Jan 4, 2017; Waco, TX, USA; Iowa State Cyclones guard Nazareth Mitrou-Long (15) greets teammates during a timeout against the Baylor Bears in the second half at Ferrell Center. Baylor won 65-63. Mandatory Credit: Ray Carlin-USA TODAY Sports
AMES — Somewhere along the course of Naz Mitrou-Long’s rehab journey, he felt the pressing urge to diversify his game.
As a younger man, he’d starred for CIA Bounce on the AAU circuit by not just shooting the 3, but driving and kicking, and finishing around the rim.
Sitting out, then limbering up behind the scenes most of last season helped Iowa State’s fifth-year senior rediscover the “lost” components of his complete game — and it’s showing up big-time.
“Having time to really focus on my game and reconstruct it, I really wanted to get back to the ball-handling and finishing at the rim and expanding on my game,” said Mitrou-Long, who plans to continue attacking the basket as well as starring on the perimeter as the Cyclones (9-4, 1-1) prepare to face Texas (7-7, 1-1) at 8:15 p.m. (ESPN2) Saturday at Hilton Coliseum. “That was definitely a main focus.”
Mitrou-Long, who stands 6-4, ranks 85th nationally according to KenPom in terms of 2-point field goal percentage.
So what, you might say — 85th? Here’s what: Mitrou-Long’s 64.5 percent finishing rate at the rim is bested by only four players nationally who stand 6-3 or shorter.
That means ISU’s soon-to-be second-best all-time 3-point shooter (he’s two behind Scott Christopherson in that stat) stands among elite backcourt company when it comes to driving the lane and dropping in layups.
“You have to use your crafty ability,” Mitrou-Long said. “You look at guys like Georges (Niang) and Monté (Morris), the way then finish around the rim, you’re putting the ball up real wide to get away from their wingspan. Maybe a couple floaters here and there. I mean nothing stops (me) from shooting. Im not going to get away and say that I’m just completely at the rim now.”
Mitrou-Long’s ability (along with other Cyclones) to jet past taller defenders on the bounce becomes especially important against a Longhorns team replete with top-100 players blessed with the perfect blend of length and athleticism.
Texas may have struggled so far this season, but once Shaka Smart gets them all aligned with his principles on both ends, look out.
“You just hope it’s not tomorrow,” ISU coach Steve Prohm said. “Obviously, they’re super-talented. Shaka’s a great coach. I’ve got a lot of respect for them and their program.”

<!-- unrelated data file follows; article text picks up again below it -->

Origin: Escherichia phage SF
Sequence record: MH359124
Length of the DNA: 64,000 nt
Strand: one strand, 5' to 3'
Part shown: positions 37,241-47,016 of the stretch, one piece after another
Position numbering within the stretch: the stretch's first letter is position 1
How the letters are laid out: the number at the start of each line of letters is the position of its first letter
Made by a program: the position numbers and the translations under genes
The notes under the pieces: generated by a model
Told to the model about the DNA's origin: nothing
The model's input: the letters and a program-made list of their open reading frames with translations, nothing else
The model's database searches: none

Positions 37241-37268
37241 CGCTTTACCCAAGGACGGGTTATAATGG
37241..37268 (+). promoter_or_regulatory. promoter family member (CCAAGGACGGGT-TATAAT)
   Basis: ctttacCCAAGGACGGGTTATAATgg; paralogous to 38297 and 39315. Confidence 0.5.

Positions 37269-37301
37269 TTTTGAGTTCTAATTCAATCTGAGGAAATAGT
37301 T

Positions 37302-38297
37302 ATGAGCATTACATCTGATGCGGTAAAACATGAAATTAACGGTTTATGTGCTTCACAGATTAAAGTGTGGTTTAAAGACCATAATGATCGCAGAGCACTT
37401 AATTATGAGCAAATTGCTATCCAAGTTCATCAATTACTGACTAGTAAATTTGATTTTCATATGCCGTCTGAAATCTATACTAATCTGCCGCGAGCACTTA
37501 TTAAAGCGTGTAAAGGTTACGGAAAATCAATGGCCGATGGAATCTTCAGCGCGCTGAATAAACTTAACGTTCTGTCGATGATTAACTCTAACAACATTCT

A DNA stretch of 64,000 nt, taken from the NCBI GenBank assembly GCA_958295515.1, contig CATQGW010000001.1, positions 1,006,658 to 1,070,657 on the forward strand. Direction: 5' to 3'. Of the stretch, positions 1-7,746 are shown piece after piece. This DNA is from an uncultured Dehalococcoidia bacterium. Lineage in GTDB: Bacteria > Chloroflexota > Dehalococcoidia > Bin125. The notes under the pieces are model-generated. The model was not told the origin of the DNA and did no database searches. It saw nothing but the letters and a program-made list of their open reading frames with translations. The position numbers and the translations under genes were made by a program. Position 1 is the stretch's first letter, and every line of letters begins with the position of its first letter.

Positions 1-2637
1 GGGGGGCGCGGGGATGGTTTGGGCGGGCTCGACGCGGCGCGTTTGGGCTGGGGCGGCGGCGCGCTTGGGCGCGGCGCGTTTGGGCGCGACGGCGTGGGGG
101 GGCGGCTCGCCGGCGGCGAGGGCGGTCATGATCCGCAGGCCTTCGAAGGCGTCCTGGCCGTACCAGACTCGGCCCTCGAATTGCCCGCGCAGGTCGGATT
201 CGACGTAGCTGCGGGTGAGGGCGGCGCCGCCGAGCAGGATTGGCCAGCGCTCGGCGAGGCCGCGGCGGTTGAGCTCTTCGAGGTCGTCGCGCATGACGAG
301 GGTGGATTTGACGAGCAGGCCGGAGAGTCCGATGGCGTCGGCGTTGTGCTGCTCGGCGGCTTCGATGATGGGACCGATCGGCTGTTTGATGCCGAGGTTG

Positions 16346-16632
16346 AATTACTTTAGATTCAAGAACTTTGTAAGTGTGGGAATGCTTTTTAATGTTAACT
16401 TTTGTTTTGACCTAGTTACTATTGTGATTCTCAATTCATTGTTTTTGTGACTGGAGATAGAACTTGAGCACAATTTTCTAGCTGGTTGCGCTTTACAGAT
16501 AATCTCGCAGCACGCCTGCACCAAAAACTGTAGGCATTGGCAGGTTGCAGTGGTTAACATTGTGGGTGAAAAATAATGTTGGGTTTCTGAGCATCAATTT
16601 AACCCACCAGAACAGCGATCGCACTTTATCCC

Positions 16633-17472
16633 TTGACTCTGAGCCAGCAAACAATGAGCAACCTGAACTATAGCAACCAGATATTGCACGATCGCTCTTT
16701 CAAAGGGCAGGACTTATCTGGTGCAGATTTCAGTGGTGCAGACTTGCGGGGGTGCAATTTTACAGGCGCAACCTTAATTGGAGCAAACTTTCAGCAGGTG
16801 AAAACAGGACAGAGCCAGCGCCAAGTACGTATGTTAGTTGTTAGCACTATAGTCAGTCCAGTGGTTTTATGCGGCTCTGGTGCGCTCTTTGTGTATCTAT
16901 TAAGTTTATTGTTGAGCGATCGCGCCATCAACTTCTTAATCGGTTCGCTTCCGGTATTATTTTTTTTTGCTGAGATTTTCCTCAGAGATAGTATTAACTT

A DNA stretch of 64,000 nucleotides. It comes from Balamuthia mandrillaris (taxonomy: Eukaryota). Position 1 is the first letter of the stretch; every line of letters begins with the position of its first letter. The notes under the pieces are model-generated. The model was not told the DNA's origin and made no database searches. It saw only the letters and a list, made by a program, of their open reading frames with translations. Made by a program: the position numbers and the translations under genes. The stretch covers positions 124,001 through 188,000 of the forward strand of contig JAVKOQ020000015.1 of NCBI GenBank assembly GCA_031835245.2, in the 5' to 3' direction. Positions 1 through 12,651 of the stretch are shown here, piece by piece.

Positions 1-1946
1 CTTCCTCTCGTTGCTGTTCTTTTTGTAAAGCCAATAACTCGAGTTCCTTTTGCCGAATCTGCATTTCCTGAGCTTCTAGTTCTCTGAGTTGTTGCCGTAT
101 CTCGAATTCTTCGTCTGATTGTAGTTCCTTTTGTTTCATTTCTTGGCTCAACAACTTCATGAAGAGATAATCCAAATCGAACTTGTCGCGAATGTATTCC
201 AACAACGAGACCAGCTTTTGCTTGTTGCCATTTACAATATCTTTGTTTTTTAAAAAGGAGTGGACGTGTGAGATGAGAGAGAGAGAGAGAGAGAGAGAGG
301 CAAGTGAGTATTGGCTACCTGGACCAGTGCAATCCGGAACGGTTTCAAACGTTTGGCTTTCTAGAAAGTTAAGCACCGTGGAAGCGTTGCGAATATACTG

Both the Cyclones and Longhorns are enmeshed in a six-way tie for third place in the league standings. ISU’s managed to split their first two against Texas Tech and Baylor despite being outrebounded by an average of 17 in those contests.
“To be minus-17 and really you had an opportunity to be 2-0 against two really good teams says a lot about our guys,” Prohm said.
Translated: The problems in finishing games are expected to dissipate.
How? Prepare the same way every day. Maintain heightened levels of effort, focus and concentration.
“This is round three tomorrow,” Prohm said.
So dust off. Get better. Rise up and repeat — even in the wake of letting a late six-point lead slip at No. 2 Baylor.
“We’ve just got to move on to Texas and hopefully get the game back against Baylor when they come here,” Morris said.
The past informs the present but a trend doesn’t necessarily persist. Just as Mitrou-Long has resuscitated once-forgotten aspects of his game, ISU can make the ghosts of narrow losses to the Bears, fifth-ranked Gonzaga, and No. 22 Cincinnati fade into memory.
The future can be deeply promising — as long as the proper improvements are made and each skill is sharpened.
“It simply just comes down to getting it done,” said Mitrou-Long, who’s averaging 18.8 points per game since going scoreless in the loss to the Bearcats. “Being in that situation it’s either you’re going to get it done or you’re not. You’re going to buckle down and get a couple more stops. Buckle down and get a couple more buckets or you’re going to be stagnant and let whatever — leave it up to chance. Most of the time when you leave it up to chance on the road, in the other team’s home, it doesn’t turn in your favor. So it just comes down to buckling down.”